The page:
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    Libya’s rivals fail to reach deal in election talks

    AP – Rival Libyan factions failed to reach an agreement after wrapping up a third round of United Nations (UN)-mediated talks in Egypt, the United Nations (UN) said yesterday, further complicating international efforts to find a way out of the country’s decade-old chaos.

    According to the UN special adviser on Libya Stephanie Williams, lawmakers from Libya’s east-based Parliament and the High Council of State concluded their final round of negotiations on constitutional amendments for elections on Sunday in Cairo without a breakthrough.

    The talks, which started on June 12, sought to establish a constitutional framework for elections in Libya, but the two sides failed to agree on “the measures governing the transitional period” leading to the vote, William said in a statement.

    She called on influential Parliament Speaker Aguila Saleh and head of the Tripoli-based council Khaled al-Meshri to convene within 10 days to try and bridge the gaps between the two sides. She did not elaborate.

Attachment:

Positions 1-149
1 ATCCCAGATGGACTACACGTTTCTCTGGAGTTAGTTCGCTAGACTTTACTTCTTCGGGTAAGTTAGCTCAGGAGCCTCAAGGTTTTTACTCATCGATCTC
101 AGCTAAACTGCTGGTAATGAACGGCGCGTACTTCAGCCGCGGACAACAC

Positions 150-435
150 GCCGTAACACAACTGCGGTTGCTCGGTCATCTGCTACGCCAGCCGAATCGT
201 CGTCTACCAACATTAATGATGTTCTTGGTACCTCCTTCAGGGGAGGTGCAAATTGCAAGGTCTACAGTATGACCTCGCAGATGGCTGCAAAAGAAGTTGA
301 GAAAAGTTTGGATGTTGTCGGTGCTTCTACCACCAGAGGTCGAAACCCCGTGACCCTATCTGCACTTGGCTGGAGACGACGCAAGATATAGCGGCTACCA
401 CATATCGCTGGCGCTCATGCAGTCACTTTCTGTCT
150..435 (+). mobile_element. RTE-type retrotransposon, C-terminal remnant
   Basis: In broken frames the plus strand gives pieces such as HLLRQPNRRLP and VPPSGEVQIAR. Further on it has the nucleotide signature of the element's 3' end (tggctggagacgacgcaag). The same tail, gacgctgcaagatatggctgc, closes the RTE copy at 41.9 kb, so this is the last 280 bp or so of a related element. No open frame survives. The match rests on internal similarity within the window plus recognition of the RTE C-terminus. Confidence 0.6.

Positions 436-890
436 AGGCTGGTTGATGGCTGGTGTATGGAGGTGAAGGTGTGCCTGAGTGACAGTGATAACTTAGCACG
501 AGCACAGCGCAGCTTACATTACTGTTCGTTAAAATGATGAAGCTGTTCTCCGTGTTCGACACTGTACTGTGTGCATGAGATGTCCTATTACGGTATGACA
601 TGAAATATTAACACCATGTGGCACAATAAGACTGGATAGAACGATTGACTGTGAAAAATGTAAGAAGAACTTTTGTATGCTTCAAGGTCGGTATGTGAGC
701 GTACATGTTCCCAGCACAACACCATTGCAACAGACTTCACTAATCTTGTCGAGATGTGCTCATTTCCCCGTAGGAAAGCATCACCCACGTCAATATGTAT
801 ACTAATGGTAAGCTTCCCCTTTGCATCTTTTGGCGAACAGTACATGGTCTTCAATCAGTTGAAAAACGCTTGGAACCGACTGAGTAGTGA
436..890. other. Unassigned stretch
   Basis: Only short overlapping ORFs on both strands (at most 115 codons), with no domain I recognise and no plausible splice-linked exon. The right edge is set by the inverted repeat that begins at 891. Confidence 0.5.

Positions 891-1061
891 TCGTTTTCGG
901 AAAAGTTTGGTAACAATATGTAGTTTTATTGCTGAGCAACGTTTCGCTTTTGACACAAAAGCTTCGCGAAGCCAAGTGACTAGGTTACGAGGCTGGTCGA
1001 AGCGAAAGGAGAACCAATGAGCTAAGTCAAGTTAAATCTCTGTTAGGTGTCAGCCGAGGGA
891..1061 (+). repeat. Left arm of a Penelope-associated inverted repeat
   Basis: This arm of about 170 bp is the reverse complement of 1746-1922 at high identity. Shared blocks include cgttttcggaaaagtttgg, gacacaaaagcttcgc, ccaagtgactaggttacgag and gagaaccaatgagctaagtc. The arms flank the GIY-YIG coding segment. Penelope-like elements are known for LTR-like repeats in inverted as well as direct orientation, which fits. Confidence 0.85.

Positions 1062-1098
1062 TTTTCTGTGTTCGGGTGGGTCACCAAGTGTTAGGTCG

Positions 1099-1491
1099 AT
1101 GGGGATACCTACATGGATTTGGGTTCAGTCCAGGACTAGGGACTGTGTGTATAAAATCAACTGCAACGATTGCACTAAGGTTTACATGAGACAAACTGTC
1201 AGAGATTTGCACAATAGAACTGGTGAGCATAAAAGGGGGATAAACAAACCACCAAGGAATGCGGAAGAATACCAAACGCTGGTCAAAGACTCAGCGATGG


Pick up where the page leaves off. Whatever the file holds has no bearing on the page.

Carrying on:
Libyan media reports claimed that the main contested topic was the criteria for a presidential candidacy. The Tripoli-based council insisted on banning military personal from running for the country’s top post – apparently a move directed at commander Khalifa Hifter, a divisive military leader. Hifter announced his bid in elections slated for last December. That vote was not held because of myriad issues, including controversial hopefuls and disputes about election laws.

    During the talks in Cairo, the east-based lawmakers called for allowing military personnel to run in a subsequent vote.

    The failure to hold the vote in December was a major blow to international efforts to end a decade of chaos in Libya.

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